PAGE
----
Medieval World Extension Assignment Story Option



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Medieval World Extension Assignment -

Story Option

You will write a story that helps the reader to understand life in the Middle Ages (Medieval Times). The story must be two pages if handwritten or one typed page if you use 12 point font and single space. Your story must fulfill the following requirements:



  1. Use at least 6 characters from those created by your class.

  2. Each character must have a specific role in the story. It is not sufficient for one of the characters to appear in the story briefly to say “hello”. They must contribute to the plot and we must understand their place in the medieval world. For instance, if you use a character that is a knight, he must be have a healthy disrespect for peasants and a strong urge to tear away at his enemy’s castle walls.

  3. There must be some sort of conflict.

  4. The conflict must reach a climax (the high-intensity turning point of the story).

  5. The conflict must be resolved in some way.

  6. There must be a moral to the story stated in very clear terms (“Brother Cadvel turned to Gerhardt and said, ‘sometimes, despite all our efforts, we must accept that some things are out of our hands.’”)

  7. There mustn’t be any anachronisms (Saint Francis cannot be drinking a Coke, a knight may not wield a samurai sword or fire a gun).

  8. All of the elements above must be underlined in the colors listed below:

  • Characters – Yellow

  • Conflict – Orange

  • Climax – Red

  • Resolution – Green

  • Moral – Blue

  • Understanding life – Purple

Medieval World Extension Assignment -

Story Option

You will write a story that helps the reader to understand life in the Middle Ages (Medieval Times). The story must be two pages if handwritten or one typed page if you use 12 point font and single space. Your story must fulfill the following requirements:



  1. Use at least 6 characters from those created by your class.

  2. Each character must have a specific role in the story. It is not sufficient for one of the characters to appear in the story briefly to say “hello”. They must contribute to the plot and we must understand their place in the medieval world. For instance, if you use a character that is a knight, he must be have a healthy disrespect for peasants and a strong urge to tear away at his enemy’s castle walls.

  3. There must be some sort of conflict.

  4. The conflict must reach a climax (the high-intensity turning point of the story).

  5. The conflict must be resolved in some way.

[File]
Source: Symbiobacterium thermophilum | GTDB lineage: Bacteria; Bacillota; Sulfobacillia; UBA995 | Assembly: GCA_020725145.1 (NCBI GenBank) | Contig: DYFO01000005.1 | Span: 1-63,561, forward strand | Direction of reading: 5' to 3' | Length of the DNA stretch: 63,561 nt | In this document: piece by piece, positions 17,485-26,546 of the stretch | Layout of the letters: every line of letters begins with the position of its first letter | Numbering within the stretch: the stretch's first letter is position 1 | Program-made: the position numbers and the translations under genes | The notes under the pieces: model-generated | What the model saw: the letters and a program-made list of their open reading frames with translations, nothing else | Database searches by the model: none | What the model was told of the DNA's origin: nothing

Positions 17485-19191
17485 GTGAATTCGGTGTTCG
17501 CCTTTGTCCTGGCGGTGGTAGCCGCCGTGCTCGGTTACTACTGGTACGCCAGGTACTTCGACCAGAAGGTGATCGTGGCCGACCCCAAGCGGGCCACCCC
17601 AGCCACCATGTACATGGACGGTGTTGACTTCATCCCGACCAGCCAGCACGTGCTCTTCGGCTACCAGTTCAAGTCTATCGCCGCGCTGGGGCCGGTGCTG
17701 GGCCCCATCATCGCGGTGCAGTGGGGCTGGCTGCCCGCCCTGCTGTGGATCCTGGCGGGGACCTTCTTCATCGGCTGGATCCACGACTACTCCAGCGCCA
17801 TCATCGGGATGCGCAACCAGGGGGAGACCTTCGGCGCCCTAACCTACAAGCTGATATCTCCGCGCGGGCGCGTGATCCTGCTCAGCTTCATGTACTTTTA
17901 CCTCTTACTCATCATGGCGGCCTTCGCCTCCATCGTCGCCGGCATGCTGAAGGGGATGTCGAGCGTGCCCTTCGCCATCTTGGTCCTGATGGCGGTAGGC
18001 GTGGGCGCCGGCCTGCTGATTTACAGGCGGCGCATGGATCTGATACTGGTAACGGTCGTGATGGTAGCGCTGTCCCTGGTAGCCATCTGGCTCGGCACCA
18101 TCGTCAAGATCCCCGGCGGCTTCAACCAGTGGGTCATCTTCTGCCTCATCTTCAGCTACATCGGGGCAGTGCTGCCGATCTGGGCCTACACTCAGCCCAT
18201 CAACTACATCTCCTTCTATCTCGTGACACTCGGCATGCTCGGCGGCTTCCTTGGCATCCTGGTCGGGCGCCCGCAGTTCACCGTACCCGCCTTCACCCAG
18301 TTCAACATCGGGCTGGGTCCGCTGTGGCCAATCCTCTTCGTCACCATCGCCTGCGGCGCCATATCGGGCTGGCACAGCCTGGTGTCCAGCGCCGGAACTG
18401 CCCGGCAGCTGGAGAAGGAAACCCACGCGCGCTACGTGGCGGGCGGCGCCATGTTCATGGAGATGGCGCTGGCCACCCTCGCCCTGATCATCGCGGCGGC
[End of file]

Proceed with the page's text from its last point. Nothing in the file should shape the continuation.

6. There must be a moral to the story stated in very clear terms (“Brother Cadvel turned to Gerhardt and said, ‘sometimes, despite all our efforts, we must accept that some things are out of our hands.’”)

  7. There mustn’t be any anachronisms (Saint Francis cannot be drinking a Coke, a knight may not wield a samurai sword or fire a gun).

  8. All of the elements above must be underlined in the colors listed below:

  • Characters – Yellow

  • Conflict – Orange

  • Climax – Red

  • Resolution – Green

  • Moral – Blue

  • Understanding life – Purple


Social Studies “I Am” Poem

Medieval World Version
Instructions

  1. Select at least six of the characters created by your class. You will write “I Am” poems as if you were each of these characters.

  2. Come up with appropriate conclusions to following fragments based on your social class. Write your ideas next to the fragments as a sort of rough draft.

  3. Rewrite the poems without the words in parentheses on blank paper (or on the back of this one). Use your best penmanship or type it up. If you write first in pencil, go over your writing in pen.

  4. Enhance the poem’s appearance with some sort of colored decoration.

  5. You will be scored on how well you:

    1. Showed your understanding of the social class you picked.

    2. Finished each line with an appropriate response.

    3. Created a neat and appealing product.

I
Sample I Am Poem without historical considerations.

I am mighty and loyal

I wonder where adventure will take me next

I hear the panting of my eager warhorse

I see gleam of the sun off the blades of the enemy

I want to take my enemy’s castle

I am mighty and loyal
I pretend to be unafraid of death

I feel the regrets of comrades lost

I touch the ashen shaft of my lance

I worry about range of their crossbows

I cry when my own son is knighted

I am mighty and loyal


I understand my obligations to my lord

I say “I will follow you into the fray”

I dream of glory for myself and my lord

I try to bring honor to my name

I hope my lord recognizes my devotion

I am mighty and loyal



I am a knight
Source: http://ettcweb.lr.k12.nj.us/forms/iampoem.htm
am
…(two special characteristics)
I wonder …(something you are actually curious about)
I hear…(an imaginary sound)
I see…(an imaginary sight)